The New Language of Disability: Navigating the Terrain

No one better understands the power and impact of words than writers. Whether they write stories for film, television or newscasts, writers’ words help shape the dialogue and public perception on issues.

This influence and responsibility was the topic of the June 10th panel discussion, “The New Language of Disability: Navigating the Terrain” attended by Writers Guild of America, East (WGAE) members who are newswriters, producers and graphics artists at CBS, NBC and WINS. The meeting was facilitated by Christine Bruno, actress and Alliance for Inclusion in the Arts Disability advocate; Simi Linton, disability arts consultant and author of Claiming Disability and My Body Politic; Lawrence Carter-Long, acting executive director of Advocacy, NYC Disability Network, and Anita Hollander, actress and East Coast chair of the National Tri-Union-Actors’ Equity Association Performers with Disabilities Committee.

The roundtable discussion helped news members understand how to better write stories about disabled people and helped the disabled community advocates better understand the constraints of telling stories in today’s news environment. 

“Disability should be part of the story, but not the story,” said Anita Hollander. She cautioned writers to avoid words like brave and courageous since there is nothing brave and courageous about being disabled.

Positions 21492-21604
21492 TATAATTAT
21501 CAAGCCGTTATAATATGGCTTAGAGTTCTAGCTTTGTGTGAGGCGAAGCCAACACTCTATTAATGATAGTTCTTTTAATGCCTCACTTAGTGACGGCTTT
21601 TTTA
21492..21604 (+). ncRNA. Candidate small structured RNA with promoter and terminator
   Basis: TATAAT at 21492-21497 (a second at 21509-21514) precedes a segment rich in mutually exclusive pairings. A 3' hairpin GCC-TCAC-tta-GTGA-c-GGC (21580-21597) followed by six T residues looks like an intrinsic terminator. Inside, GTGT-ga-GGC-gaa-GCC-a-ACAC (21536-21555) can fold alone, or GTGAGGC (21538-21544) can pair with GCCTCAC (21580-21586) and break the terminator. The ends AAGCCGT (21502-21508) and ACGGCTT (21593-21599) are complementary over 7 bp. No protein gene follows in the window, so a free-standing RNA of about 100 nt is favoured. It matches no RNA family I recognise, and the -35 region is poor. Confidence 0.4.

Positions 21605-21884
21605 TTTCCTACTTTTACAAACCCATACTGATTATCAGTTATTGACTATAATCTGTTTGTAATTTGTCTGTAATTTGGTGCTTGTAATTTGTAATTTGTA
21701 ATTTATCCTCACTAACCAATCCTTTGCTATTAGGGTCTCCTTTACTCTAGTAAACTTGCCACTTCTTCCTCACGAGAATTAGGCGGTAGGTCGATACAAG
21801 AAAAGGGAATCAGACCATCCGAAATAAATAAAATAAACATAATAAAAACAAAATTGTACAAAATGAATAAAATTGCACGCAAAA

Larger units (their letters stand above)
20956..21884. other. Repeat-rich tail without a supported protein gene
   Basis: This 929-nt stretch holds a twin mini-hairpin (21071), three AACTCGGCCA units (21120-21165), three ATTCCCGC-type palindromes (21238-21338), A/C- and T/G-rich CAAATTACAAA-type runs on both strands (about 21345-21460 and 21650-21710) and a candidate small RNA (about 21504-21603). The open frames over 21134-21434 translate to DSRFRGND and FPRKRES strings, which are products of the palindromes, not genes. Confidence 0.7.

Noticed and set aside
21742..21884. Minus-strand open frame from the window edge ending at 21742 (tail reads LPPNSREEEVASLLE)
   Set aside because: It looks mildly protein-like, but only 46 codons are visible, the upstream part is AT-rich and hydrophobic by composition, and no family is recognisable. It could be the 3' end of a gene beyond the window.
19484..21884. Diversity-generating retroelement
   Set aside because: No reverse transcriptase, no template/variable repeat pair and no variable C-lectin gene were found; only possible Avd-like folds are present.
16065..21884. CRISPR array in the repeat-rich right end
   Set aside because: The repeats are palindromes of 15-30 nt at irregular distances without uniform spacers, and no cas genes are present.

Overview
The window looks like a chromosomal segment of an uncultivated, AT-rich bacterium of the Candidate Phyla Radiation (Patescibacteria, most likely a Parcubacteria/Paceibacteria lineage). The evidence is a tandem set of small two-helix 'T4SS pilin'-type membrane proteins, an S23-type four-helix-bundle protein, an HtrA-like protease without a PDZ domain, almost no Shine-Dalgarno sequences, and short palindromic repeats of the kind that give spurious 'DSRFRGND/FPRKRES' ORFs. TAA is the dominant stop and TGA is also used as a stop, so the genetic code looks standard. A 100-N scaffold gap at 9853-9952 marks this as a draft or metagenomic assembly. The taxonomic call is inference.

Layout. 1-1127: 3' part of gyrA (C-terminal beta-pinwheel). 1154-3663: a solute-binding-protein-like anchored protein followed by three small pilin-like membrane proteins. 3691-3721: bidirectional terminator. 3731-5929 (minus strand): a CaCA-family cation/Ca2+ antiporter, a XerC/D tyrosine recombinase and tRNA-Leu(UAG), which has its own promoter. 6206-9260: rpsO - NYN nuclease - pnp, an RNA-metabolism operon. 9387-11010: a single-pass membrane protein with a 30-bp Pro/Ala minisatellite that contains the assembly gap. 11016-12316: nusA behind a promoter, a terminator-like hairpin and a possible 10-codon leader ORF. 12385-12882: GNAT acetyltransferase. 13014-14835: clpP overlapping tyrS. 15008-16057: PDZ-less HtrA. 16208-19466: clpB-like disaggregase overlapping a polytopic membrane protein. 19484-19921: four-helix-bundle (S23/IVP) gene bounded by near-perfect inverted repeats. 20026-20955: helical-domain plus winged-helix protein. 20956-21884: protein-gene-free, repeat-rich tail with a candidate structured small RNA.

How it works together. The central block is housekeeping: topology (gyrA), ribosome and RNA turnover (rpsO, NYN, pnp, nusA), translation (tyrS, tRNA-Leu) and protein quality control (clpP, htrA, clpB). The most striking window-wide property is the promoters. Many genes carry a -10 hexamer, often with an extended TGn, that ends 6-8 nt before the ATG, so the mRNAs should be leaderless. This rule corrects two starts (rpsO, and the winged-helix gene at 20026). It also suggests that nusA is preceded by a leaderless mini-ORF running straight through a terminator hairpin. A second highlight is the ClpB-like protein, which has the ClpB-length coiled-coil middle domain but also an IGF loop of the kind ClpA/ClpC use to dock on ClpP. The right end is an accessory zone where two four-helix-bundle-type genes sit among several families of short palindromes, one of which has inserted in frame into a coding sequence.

According to Lawrence Carter-Long, the only difference between disabled and non-disabled is “five seconds. Anyone can become disabled in five seconds. It is the largest minority and the only minority any of us can join in a moment.”

The advocates also shared their “Language of Disability: Do’s and Don’ts Top 10 Offenders” list. On the list: the word disabled should always be used as an adjective and not a noun, and don’t use language that is patronizing or makes being disabled sound like an affliction.

The WGAE members and disability community advocates came away from the discussion with a better understanding of each others’ needs and a promise to continue the dialogue.